All these examples bring us to the corollary of high-risk/high-return, which is that high risk does not always mean high return. Basically, what all the examples cited above tell us is that those who were invested in stocks and those who had discovered and believed in cryptos at the beginning of the year are the ones who have done well by taking the risk that they have.
The trouble with retail investors is that they start investing after they have seen a considerable amount of money already being made. Take the case of demat accounts. Between December 2019 and December 2020, the number of demat accounts went up by 26%—from 39.4 million to 49.8 million. Further, between December 2020 and October 2021, the number of demat accounts went by around 48% to 73.8 million.
Around 1.7 million new demat accounts were opened in February 2021. By October, this had jumped to 3.5 million accounts (see Chart 2). What needs to be pointed out here is that the Sensex touched an all-time high in October. Clearly, the more the stock market goes up, the more the retail investors it attracts. These investors who entered the stock market at its peak would now be sitting on losses.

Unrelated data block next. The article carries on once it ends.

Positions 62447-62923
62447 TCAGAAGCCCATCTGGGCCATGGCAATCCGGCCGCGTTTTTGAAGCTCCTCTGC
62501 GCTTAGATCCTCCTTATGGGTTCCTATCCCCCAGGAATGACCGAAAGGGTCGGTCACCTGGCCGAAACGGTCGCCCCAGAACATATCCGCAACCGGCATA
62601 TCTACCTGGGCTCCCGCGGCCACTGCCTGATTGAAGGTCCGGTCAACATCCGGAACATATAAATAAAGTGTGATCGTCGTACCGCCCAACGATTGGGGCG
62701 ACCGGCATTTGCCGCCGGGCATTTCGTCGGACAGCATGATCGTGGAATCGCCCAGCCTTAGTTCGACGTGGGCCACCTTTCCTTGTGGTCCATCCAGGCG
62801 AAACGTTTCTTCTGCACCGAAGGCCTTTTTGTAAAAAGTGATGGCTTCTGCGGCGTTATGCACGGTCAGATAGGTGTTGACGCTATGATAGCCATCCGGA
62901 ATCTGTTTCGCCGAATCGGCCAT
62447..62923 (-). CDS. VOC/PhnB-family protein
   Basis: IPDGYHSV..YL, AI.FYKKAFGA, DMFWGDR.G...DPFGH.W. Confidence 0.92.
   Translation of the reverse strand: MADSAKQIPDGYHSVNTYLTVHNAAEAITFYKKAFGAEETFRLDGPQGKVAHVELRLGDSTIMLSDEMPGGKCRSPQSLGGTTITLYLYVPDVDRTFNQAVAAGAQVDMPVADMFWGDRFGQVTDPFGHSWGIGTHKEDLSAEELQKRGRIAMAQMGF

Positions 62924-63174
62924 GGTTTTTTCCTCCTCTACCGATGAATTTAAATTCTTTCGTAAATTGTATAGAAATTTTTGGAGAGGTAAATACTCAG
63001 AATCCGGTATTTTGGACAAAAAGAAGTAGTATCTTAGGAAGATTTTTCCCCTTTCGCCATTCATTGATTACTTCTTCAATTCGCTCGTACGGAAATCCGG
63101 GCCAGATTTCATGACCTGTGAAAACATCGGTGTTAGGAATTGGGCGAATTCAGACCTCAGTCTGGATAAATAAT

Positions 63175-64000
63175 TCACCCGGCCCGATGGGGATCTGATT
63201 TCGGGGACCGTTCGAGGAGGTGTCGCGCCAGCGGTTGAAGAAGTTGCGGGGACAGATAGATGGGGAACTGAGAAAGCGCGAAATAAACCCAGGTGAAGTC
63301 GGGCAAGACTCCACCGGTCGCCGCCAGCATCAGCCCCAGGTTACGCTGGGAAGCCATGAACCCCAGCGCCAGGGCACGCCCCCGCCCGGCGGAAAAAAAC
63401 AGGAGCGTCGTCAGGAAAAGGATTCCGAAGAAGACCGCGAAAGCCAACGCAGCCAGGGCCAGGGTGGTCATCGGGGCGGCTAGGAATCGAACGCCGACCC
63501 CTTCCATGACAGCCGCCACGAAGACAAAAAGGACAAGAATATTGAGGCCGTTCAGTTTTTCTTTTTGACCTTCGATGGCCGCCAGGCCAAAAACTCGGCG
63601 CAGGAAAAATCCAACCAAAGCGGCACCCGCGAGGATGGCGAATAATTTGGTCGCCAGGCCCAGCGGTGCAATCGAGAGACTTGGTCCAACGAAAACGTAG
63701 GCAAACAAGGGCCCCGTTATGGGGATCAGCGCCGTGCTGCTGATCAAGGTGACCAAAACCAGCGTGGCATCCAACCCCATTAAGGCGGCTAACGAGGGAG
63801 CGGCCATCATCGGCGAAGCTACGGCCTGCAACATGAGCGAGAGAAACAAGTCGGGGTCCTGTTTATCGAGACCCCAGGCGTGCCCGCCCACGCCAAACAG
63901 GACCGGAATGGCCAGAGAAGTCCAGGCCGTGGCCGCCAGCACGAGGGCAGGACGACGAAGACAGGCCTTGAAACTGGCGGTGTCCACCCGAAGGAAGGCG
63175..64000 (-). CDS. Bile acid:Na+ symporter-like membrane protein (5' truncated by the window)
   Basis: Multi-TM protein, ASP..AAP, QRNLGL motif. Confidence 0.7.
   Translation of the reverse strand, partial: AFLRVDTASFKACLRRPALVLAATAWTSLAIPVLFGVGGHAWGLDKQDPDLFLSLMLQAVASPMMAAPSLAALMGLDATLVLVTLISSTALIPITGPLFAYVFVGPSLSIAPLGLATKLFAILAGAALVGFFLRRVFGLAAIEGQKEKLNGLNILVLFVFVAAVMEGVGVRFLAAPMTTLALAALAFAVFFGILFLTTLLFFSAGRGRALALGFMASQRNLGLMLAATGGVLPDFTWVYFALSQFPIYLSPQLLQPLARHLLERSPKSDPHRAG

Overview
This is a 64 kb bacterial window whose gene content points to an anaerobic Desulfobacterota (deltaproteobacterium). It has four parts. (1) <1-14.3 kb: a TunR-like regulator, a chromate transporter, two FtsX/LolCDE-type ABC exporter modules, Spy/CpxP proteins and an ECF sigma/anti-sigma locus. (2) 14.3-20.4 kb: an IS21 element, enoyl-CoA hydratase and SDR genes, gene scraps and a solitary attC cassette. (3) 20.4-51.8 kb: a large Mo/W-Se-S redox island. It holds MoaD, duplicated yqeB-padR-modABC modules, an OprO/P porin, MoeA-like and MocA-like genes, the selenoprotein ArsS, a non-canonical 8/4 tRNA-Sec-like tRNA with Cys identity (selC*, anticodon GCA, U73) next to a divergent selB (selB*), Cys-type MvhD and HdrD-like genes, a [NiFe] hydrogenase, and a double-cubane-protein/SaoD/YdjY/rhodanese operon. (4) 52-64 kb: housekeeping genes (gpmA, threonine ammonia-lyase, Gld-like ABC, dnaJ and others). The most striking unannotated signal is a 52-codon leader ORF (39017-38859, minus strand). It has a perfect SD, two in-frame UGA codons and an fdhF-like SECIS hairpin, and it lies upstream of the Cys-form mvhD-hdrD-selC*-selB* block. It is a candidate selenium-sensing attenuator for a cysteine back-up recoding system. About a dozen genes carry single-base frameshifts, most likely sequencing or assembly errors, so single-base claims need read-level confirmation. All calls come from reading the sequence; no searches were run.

A similar case must have played out with cryptos as well. The other big thing in the case of cryptos is that people don’t seem to be investing significant amounts in it. As RBI Governor Shaktikanta Das had said in November: “70% or more have invested ₹1,000-3,000 (in cryptos)." If this is the case, a bulk of crypto investors have just had a good time and barely made any money. Also, the bigger question is: Who are the Rakesh Jhunjhunwalas of crypto in India? When are we going to see them?